A string of recent wine brand and property sales in the West Coast — including high-price North Coast deals — are bringing out a host of sellers, but they’ll find buyers are ever more choosy, according to experts at a wine business conference in Santa Rosa on Thursday, April 28.

An active buyer of West Coast wine properties in recent years said generational transitions — older vintners wanting to retire but not having children interested in stepping up — and consolidation at the distribution level between vintners and retailers continues to drive acquisition deals.

It’s more important than ever to get bigger as a wine company to get distributors to carry its wines, said Pat Roney, managing partner of Santa Rosa-based Vintage Wine Estates, part of a panel of wine merger-and-acquisition experts at North Bay Business Journal’s 16th annual Wine Industry Conference.

“Today I have approximately 14 acquisition opportunities on my desk to look at,” he said. “We will continue to make acquisitions. At only 1.5 million cases in the distribution market, we think we’re pretty not-so-important to distributors.”

Roney pointed to recent word that Southern Glazer’s Wine & Spirits, which is becoming North America’s largest such distributor via the planned merger this quarter of Miami-based Southern Wine & Spirits and Dallas-based Glazer’s, could trim the number of represented wines by a significant percentage.

About 425 professionals in and associated with the wine business packed into the main ballroom at Hyatt Vineyard Creek Hotel & Spa for the morning conference.

Consolidation among distributors makes brands more important, so vintners should work on building “brand equity” to gain wholesale-market clout and any resulting M&A deal value, said panelist Roy Cecchetti, who sold his wine portfolio to Larkspur-based O’Neill Vintners & Distillers in early 2014 and now is president of national brands.

The current surge in wine M&A activity is driven by the health of the U.S. fine-wine market, rather than the distressed-business sales that dominated in 2008–2010, said panelist Robert Nicholson, president of International Wine Associates. His Healdsburg-based firm represents sellers in California and, increasingly, Oregon and Washington.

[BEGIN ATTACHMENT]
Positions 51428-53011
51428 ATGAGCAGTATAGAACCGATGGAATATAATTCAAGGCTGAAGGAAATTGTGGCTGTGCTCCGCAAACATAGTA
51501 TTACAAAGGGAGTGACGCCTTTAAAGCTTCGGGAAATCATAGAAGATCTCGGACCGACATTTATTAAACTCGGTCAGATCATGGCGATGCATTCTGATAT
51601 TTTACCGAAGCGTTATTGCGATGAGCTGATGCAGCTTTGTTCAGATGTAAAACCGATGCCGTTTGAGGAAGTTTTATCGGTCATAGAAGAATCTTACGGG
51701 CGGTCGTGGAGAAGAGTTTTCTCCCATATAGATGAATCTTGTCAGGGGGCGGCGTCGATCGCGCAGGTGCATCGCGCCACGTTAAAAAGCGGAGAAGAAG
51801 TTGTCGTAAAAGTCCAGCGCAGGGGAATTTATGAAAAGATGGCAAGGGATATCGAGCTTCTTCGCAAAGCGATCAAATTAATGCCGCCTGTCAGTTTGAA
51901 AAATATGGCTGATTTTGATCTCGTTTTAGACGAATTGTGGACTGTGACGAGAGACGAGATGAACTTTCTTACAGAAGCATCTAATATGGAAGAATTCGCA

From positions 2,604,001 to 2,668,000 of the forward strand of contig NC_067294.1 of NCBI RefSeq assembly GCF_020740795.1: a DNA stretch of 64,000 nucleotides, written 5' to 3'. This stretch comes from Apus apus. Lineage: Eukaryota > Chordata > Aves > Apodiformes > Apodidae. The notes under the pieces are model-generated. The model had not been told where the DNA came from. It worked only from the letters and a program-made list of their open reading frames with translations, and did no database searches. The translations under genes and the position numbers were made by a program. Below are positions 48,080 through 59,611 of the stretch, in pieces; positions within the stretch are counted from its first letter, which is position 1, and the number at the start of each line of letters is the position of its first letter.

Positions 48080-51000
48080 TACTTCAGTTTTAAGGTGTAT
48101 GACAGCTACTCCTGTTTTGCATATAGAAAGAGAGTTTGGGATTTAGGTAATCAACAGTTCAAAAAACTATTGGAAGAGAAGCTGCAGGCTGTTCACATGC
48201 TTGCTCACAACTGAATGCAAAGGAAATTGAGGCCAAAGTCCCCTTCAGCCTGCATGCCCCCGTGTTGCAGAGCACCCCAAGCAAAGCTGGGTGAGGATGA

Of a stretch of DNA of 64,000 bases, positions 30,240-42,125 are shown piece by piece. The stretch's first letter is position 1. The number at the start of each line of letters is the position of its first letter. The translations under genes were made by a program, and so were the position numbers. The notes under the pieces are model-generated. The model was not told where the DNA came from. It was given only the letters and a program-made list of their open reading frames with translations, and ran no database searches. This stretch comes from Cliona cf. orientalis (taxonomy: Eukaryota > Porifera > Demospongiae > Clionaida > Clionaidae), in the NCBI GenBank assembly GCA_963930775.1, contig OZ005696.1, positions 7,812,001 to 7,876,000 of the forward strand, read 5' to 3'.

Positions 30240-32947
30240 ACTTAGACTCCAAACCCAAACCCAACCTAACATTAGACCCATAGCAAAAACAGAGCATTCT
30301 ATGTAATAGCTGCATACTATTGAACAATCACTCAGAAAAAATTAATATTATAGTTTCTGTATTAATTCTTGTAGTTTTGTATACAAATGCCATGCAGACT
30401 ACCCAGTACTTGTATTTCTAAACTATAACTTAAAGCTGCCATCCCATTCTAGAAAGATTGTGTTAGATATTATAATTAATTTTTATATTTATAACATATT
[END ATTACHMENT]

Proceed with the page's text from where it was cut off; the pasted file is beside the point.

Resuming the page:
“The real market is back, in terms of values,” he said. “Larger and middle-tier companies are making acquisitions to improve their positions with their wholesalers to avoid losing the leverage they have.”

These deals also allow the buyers to quickly add new product categories, such as Russian River Valley pinot noir or Central Coast chardonnay, Nicholson said. Marquee examples of this are Constellation Brands’ acquisition of the Rutherford-based Meiomi pinot noir brand in August for $315 million and The Prisoner Wine Co., a Napa-based brand portfolio, in April of this year for $285 million.

And international companies actively are looking to enter the big U.S. wine market via brand acquisition, he said.

It is a very active North Coast wine M&A market now, but what’s different are the size of the players and the quality of the deals, according to panelist Carol Collison, partner in St. Helena-based Global Wine Partners.

“Last year, when we saw KJ, Gallo, The Wine Group and this year with Ste. Michelle making acquisitions, none of those have been actively buying brands for six or seven years,” she said. “They have been active in the real estate business, but that’s different from mergers and acquisitions.”

Modesto-based E&J Gallo last year bought the Asti winery and Souverain brand, 258 acres of Pope Valley vineyards and J Vineyards & Winery. Santa Rosa-based Jackson Family Wines purchased Siduri Wines in Santa Rosa last year and Penner-Ash in Oregon this year. Livermore-based The Wine Group picked up Benziger and Imagery in Sonoma Valley last summer. Washington-based Ste. Michelle Wine Estates acquired Patz & Hall in Sonoma earlier this year.

Such deals lead to a perception of activity, and there likely is more activity this year, she said. She found that since 2005 wine M&A deals averaged 20 a year, according to Wines & Vines’ database.

Buyers should be careful to change the organization behind the brands too quickly and risk destroying what consumers and the trade think of the brand, said panelist Tim Wallace, who was president of Benziger Family Winery for 27 years until the sale last summer.

“That happened to us with the acquisition of the Glen Ellen brand in the 1980s,” Wallace said.